I am not a mushy person. I’m cold, practical, and a bit callous. But maaaaan, you guys – this book broke my heart a million times.
Cheryl Strayed used to write as Sugar for the “Dear Sugar” advice column on The Rumpus website (I looked, and it doesn’t appear to be active anymore… but I could be wrong). So this book is a collection of some of the letters she received and her responses. Some of the things that people wrote in were horrifying and heartbreaking and awful, and her responses were usually beautiful, reasonable, articulate, and full of compassion. I listened to the audiobook on Scribd which took me about a month (it’s a little over 9 hours long I think) and hearing her read everything out loud was a really great experience. Some pieces made me tear up – one in particular struck close to home and might have made me ugly-cry just a little bit.
That’s basically it – the book was wonderful, and I’m going to buy myself a paper copy to peruse. Major thanks to Kati at Bookish Realm for writing about it being so good – I don’t know if I would have trusted anyone else’s opinion because we both tend to be a little cold-hearted I think. This is one of those books that might be a perfect recommendation for everyone – listen to it or read it and see for yourself.
Leaving you with some great quotes:
“It is impossible for you to go on as you were before, so you must go on as you never have.”
“Don’t lament so much about how your career is going to turn out. You don’t have a career. You have a life. Do the work. Keep the faith. Be true blue.”
“No’ is golden. ‘No’ is the kind of power the good witch wields. It’s the way whole, healthy, emotionally evolved people manage to have relationships with jackasses while limiting the amount of jackass in their lives.”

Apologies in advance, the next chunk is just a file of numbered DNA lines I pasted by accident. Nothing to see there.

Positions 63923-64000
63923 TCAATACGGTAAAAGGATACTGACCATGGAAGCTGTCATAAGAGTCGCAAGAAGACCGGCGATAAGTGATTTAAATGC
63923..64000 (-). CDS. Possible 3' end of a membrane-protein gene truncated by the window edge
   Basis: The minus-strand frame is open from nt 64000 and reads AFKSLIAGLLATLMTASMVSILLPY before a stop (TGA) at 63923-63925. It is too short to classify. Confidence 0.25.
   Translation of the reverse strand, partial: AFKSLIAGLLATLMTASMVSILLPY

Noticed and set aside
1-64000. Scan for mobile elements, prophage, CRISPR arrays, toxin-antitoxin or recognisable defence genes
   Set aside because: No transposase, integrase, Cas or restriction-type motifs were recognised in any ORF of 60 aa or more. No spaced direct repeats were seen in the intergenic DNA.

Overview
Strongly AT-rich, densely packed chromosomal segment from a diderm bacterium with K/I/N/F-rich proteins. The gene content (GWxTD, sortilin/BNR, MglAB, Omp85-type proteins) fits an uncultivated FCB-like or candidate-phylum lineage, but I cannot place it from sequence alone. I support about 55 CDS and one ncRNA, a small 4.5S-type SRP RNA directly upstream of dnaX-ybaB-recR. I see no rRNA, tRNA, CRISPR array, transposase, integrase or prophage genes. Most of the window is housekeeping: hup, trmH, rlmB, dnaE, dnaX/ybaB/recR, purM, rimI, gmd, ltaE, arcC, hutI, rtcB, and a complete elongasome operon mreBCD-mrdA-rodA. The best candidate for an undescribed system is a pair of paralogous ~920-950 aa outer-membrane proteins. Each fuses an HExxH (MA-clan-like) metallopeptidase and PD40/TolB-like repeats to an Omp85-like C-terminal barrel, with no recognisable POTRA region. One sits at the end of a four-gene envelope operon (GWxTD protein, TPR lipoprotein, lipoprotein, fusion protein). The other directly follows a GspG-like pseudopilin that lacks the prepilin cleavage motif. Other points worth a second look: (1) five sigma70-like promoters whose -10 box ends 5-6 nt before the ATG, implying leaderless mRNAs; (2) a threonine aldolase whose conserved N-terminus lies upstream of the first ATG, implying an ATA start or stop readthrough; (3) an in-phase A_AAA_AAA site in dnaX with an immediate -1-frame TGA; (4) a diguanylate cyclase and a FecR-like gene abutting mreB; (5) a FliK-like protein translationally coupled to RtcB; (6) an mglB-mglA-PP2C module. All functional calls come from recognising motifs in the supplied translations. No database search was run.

“Fucked-up people will try to tell you otherwise, but boundaries have nothing to do with whether you love someone or not. They are not judgments, punishments, or betrayals. They are a purely peaceable thing: the basic principles you identify for yourself that define the behaviors that you will tolerate from others, as well as the responses you will have to those behaviors. Boundaries teach people how to treat you, and they teach you how to respect yourself.”
“You don’t have to get a job that makes others feel comfortable about what they perceive as your success. You don’t have to explain what you plan to do with your life. You don’t have to justify your education by demonstrating its financial rewards. You don’t have to maintain an impeccable credit score. Anyone who expects you to do any of those things has no sense of history or economics or science or the arts.
You have to pay your own electric bill. You have to be kind. You have to give it all you’ve got. You have to find people who love you truly and love them back with the same truth. But that’s all.”
“The best thing you can possibly do with your life is to tackle the motherfucking shit out of it.”